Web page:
The head of one of Australia's criminal intelligence agencies has warned cryptocurrency would make investigating transnational crime groups tougher into the future, following the government's struggles to retain specialised talent from leaving for more lucrative private sector positions.
The Australian Criminal Intelligence Commission, which works as a central point for law enforcement agencies on a national level, has admitted criminal groups were turning to more covert methods cover financial tracks and the trend would become a future problem for the investigative agency.
Commissioner Michael Phelan said his agency was not well-versed in cryptocurrency, an anonymised, digital form of currency, and often left the work for other agencies.
"If I was to sit there and tell you that we're experts on cryptocurrencies, I would be misleading the Senate," Mr Phelan said.
"It is an area ... we have recognised is going to be a problem going into the future and indeed is a problem now.
"But we're building up our expertise in those particular areas and indeed other agencies, particularly AUSTRAC, are very equipped to deal with this particular area of movement of funds - and we work very closely with them."
The problem, Mr Phelan said, stemmed from a talent drain within the public sector.
Information and communication specialists capable of undertaking the work needed were lured from the law enforcement agencies toward financial incentive.
Mr Phelan said it offered cutting edge tools to make up for it.
"We will never be able to compete with the wages offered by the private sector," Mr Phelan said.
"Having said that though, we have a different factor that attracts individuals to our type of work, and we are relatively successful in luring people ... because we give them the cutting edge tools they need to be able to do their job."
But Professionals Australia, a public sector union representing workers in technical roles, said cutting edge tools don't pay the rent.
Its ACT branch director Dale Beasley said the restrictions on pay and employment conditions would continue to impact the public service's ability.
"Lucrative private sector opportunities created by competition for skills, coupled with declining APS pay prospects, act as a significant factor pushing ICT professionals out of the APS, or preventing them from considering an APS career in the first place," Mr Beasley said.
"Mr Phelan points to the cutting edge tools the APS can provide to lure specialists, but this only goes so far.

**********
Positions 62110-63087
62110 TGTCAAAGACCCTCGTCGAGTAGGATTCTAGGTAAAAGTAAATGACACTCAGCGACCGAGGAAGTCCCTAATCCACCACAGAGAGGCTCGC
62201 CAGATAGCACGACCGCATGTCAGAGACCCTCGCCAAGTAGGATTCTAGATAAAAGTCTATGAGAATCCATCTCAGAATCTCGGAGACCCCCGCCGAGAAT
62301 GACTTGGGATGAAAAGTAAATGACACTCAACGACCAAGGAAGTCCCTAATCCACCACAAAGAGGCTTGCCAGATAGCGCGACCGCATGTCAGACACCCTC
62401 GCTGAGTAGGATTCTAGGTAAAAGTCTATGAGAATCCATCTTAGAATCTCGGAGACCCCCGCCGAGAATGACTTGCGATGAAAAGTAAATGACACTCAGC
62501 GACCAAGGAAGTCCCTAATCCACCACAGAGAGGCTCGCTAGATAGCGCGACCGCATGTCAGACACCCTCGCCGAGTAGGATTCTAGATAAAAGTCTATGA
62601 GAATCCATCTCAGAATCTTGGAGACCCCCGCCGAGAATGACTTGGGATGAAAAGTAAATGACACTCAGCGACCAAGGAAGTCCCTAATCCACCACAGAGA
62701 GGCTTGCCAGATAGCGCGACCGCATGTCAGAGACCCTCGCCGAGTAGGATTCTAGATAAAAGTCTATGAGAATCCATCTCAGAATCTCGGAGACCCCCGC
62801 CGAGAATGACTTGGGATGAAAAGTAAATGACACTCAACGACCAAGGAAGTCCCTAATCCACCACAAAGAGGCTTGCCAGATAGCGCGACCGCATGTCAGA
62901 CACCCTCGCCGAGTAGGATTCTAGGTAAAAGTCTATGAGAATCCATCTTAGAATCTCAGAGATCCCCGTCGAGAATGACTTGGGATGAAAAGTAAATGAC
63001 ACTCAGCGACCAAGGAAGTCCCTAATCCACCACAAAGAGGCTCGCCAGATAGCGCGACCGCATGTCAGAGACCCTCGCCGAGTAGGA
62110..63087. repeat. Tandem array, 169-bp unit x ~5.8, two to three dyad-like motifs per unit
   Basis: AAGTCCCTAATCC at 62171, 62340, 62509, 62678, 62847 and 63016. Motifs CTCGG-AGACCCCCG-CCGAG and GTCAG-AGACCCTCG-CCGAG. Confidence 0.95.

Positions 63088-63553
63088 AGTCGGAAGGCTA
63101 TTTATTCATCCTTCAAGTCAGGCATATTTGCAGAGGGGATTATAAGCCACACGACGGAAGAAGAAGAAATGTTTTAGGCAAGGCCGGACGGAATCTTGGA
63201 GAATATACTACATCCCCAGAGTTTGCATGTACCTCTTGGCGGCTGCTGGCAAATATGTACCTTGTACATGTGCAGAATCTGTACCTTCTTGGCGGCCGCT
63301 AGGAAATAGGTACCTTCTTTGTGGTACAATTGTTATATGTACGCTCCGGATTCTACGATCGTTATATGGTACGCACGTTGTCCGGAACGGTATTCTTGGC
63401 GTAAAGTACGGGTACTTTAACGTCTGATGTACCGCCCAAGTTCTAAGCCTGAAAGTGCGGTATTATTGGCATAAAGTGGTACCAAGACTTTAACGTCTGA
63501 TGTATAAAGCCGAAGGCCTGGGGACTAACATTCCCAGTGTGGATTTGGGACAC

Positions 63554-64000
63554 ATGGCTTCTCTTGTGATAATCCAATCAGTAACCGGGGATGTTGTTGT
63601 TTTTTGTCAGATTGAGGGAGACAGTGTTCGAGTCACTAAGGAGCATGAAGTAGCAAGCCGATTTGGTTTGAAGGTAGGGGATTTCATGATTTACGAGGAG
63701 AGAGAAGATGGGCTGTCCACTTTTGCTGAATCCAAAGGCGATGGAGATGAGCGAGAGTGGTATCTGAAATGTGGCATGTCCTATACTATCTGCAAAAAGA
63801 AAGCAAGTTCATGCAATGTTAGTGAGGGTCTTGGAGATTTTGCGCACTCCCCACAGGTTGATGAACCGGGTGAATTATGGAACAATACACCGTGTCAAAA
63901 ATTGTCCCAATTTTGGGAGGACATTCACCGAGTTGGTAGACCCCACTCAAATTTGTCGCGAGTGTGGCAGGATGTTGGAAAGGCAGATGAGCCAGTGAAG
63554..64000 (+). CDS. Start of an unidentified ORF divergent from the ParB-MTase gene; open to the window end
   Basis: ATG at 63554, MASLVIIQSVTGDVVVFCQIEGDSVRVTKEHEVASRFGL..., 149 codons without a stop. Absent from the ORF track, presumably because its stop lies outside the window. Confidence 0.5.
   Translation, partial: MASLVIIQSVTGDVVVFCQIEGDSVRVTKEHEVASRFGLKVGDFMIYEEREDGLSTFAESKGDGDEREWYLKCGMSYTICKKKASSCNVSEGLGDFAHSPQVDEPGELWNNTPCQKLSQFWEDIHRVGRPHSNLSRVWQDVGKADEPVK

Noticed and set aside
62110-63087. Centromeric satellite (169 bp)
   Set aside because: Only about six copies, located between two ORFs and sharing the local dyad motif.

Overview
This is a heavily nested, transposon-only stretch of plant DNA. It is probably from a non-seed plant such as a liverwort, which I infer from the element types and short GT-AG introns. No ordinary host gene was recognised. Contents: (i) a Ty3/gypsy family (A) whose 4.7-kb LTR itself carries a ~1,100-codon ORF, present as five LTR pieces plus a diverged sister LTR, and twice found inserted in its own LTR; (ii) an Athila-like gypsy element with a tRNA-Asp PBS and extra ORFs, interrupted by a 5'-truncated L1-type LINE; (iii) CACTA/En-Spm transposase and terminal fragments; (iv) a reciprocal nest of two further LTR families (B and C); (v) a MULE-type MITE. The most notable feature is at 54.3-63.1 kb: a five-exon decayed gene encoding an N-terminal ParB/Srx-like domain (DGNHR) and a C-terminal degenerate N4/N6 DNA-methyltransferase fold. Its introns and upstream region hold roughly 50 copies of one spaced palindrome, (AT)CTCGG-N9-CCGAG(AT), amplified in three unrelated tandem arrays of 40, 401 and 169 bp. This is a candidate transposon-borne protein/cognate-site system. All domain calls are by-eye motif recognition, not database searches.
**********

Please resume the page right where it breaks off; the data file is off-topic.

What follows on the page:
"You can't buy a house with network bandwidth, kids can't wear RAM to school, and the private sector has deep pockets to attract these sorts of skills."
Mr Phelan said while it was important the commission had its own capabilities in the space, it was still able to do the work without it.
Instead, it relied on the work done by state and territory police forces along with the other criminal intelligence agencies.
"We're in the business of intelligence, our agency. We have eight extremely good police forces in this country, we don't need a ninth. So, a lot of the work we do in intelligence is around [research and development]," he said.
"What I don't want to do in the commission is to continually try and reinvent the wheel.
"If there are other agencies who have specialist knowledge in these particular areas, I'd much rather work jointly with them than try and go alone ourselves."
Mr Beasley said it wasn't enough. He's concerned the skills shortage in the agencies could lead to an increased demand in
"The APS needs to be more competitive or Australians will be left paying through the nose to contract in what we need," Mr Beasley said.
"The APS will increasingly be required to respond to threats and challenges that can only be met by a highly skilled ICT professional workforce.
"Failure to build a specialist APS ICT capacity will result in ongoing skills gaps due to the rapid pace of change.
"Investment in reskilling and upskilling in a sovereign ICT professional workforce must be a key priority for the government."
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